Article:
Not at all accurate, but since you brought WW2 up, and the US military is again being depicted as a bunch of irresponsible Yahoos with 500lb bombs, let me just remind you that while all others (including the British) performed night-time raids on population centres because it was too difficult to accurately target the smaller plants and bases with the AA capabilities during daytime, it was only the 8th airforce that performed daytime raids, specifically targeting infrastructure and airbases, and the Americans paid dearly for that.
How quickly they forget.
It's kind of relevent that the US bombers in the Japanese theatre the B29s, could drop their munitions from a far greater height than the British thus staying above the fighter sceens. In europe they used mainly the B17 flying fortress which had a huge amount of close contact defensive weapon systems on board.
 
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selfAdjoint

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Art said:
It's kind of relevent that the US bombers B29s could drop their munitions from a far greater height than the British thus staying above the fighter sceens.
B-29s were not used in Europe. Mostly it was B-17s ("Flying Fortresses") and B-24s ("Liberators"). They didn't fly higher than the British bombers and they, as the saying goes, took a lot of flak. They did have better accuracy although there was no great effort to minimize collateral damage.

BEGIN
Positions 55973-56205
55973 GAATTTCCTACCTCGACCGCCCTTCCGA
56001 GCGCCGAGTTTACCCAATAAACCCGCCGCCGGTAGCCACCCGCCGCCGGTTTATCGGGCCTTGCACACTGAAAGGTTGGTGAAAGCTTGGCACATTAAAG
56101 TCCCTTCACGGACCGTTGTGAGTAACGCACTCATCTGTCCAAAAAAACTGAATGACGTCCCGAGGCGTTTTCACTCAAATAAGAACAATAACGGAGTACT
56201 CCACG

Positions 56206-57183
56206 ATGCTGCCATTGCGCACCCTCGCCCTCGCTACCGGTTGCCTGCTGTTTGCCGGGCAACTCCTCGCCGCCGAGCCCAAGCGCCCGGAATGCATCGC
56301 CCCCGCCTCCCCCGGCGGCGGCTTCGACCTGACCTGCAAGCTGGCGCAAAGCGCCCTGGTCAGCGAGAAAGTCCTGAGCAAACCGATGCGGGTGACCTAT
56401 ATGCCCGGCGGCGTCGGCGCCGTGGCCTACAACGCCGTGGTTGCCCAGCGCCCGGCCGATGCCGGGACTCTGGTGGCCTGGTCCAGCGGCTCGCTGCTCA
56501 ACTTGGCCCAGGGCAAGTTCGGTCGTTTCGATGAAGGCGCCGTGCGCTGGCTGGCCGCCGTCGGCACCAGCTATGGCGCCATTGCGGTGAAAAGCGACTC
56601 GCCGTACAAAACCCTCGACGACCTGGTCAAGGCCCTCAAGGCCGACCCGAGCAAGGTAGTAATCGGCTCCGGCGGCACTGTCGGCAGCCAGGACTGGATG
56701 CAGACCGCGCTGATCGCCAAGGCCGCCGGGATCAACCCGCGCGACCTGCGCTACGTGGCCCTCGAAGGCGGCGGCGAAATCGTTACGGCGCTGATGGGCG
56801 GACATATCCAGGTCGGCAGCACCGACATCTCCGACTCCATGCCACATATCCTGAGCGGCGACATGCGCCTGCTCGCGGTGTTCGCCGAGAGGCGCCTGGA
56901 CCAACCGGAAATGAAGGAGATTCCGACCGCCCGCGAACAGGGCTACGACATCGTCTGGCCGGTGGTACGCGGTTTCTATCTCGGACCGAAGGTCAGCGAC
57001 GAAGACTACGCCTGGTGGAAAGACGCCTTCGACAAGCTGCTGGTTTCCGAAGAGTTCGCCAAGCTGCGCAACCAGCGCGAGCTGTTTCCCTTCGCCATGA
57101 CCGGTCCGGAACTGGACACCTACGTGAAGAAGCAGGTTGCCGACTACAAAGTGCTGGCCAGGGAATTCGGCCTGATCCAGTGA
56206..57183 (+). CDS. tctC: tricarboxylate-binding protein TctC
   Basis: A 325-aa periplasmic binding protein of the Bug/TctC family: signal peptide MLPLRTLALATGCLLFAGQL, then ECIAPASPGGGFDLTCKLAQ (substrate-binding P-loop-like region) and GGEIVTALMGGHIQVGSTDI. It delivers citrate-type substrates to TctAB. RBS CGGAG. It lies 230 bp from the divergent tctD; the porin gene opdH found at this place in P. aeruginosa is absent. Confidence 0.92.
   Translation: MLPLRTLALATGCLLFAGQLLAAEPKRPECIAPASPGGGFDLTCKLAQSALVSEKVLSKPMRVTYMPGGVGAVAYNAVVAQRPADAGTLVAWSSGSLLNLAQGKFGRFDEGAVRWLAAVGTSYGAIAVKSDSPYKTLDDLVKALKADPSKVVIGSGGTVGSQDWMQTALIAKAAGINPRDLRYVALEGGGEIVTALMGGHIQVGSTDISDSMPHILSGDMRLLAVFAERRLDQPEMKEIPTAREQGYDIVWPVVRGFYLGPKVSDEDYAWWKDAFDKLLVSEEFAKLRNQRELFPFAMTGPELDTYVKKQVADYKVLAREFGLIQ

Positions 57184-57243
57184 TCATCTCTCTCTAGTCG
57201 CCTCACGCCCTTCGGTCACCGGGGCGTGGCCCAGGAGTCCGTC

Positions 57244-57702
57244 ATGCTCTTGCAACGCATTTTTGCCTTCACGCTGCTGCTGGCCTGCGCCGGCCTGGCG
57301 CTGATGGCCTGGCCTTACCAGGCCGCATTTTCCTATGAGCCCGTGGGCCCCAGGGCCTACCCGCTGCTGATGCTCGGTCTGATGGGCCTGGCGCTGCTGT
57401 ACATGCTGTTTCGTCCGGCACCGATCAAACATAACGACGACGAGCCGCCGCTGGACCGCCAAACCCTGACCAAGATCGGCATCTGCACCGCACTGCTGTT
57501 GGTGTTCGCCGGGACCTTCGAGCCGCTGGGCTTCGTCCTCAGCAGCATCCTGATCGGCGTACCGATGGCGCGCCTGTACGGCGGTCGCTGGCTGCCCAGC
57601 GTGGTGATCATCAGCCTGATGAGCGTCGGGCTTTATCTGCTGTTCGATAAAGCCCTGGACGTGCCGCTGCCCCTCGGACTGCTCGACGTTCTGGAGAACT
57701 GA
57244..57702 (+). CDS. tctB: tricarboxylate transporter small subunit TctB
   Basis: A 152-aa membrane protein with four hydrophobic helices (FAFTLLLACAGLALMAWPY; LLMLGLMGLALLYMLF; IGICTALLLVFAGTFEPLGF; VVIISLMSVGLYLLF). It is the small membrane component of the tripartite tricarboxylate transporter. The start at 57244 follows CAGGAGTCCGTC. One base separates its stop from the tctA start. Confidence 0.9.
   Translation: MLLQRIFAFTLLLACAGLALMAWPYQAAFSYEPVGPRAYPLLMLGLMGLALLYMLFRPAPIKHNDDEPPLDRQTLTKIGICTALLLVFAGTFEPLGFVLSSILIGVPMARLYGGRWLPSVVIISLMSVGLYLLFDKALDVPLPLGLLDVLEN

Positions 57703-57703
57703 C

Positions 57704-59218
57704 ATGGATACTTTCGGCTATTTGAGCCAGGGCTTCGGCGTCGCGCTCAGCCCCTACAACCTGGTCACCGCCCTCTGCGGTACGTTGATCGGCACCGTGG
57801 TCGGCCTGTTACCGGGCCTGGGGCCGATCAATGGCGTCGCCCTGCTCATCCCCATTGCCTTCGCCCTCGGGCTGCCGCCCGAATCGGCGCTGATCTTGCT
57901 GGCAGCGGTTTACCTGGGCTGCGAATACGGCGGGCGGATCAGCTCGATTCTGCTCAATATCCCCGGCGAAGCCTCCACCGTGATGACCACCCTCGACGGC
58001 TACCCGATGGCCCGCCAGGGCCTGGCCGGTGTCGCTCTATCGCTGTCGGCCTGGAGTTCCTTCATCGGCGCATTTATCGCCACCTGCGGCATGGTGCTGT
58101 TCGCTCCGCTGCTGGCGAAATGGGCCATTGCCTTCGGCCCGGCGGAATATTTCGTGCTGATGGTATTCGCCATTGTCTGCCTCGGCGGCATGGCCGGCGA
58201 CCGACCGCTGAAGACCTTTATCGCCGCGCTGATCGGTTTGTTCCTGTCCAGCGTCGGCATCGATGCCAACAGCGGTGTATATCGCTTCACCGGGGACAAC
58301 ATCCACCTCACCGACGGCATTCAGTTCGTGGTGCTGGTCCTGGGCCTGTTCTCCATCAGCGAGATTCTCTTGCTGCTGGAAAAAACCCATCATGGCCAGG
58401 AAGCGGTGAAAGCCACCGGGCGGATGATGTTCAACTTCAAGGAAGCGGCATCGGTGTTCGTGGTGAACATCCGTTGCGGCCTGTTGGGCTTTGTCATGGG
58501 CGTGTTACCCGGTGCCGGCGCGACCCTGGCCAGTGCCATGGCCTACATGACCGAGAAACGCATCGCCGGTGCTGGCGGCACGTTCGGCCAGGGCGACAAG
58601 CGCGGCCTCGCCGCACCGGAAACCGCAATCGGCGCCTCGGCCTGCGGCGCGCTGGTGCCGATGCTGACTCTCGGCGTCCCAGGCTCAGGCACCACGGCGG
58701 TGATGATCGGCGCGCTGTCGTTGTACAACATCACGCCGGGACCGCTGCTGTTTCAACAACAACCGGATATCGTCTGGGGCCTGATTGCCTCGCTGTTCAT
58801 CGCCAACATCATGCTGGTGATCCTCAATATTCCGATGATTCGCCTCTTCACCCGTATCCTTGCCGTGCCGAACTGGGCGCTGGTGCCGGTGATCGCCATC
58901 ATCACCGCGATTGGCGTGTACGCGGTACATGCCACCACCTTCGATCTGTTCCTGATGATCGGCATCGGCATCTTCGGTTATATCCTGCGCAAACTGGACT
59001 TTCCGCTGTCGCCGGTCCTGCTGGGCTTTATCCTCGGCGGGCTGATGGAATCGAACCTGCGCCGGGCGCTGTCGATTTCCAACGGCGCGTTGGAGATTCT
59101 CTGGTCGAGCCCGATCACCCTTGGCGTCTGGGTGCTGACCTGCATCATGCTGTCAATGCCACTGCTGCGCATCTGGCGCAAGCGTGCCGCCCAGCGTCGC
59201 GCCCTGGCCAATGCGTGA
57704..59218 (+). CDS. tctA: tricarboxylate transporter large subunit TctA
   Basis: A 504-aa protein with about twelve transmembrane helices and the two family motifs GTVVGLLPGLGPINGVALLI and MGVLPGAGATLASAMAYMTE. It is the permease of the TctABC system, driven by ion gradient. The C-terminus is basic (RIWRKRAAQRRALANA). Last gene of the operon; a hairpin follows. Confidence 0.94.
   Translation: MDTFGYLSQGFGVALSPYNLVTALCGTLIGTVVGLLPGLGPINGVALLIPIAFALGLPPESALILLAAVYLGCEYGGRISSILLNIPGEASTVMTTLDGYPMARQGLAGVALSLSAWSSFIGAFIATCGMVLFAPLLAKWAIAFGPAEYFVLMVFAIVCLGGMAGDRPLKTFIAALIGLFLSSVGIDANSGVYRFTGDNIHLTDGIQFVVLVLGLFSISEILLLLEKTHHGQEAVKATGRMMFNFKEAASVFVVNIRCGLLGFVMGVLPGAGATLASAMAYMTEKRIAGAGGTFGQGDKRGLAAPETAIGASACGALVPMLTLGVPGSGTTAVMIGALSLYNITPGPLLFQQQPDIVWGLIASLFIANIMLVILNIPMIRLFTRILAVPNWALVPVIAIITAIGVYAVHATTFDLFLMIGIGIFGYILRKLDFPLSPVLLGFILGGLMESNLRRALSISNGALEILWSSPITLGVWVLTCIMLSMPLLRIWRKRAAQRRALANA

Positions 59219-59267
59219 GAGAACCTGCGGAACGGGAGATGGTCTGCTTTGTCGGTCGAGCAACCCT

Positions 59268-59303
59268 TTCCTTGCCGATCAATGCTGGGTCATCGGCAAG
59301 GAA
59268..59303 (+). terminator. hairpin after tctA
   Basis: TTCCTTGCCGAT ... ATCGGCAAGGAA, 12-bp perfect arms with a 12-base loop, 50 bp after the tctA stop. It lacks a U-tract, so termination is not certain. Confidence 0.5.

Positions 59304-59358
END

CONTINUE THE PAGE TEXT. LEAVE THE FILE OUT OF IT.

Art

selfAdjoint said:
B-29s were not used in Europe. Mostly it was B-17s ("Flying Fortresses") and B-24s ("Liberators"). They didn't fly higher than the British bombers and they, as the saying goes, took a lot of flak. They did have better accuracy although there was no great effort to minimize collateral damage.
Yes' I was just amending my original post to distinguish between the two different theatres
 
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Art said:
It's kind of relevent that the US bombers in the Japanese theatre the B29s, could drop their munitions from a far greater height than the British thus staying above the fighter sceens.
The 8th air force operated in the European theatre.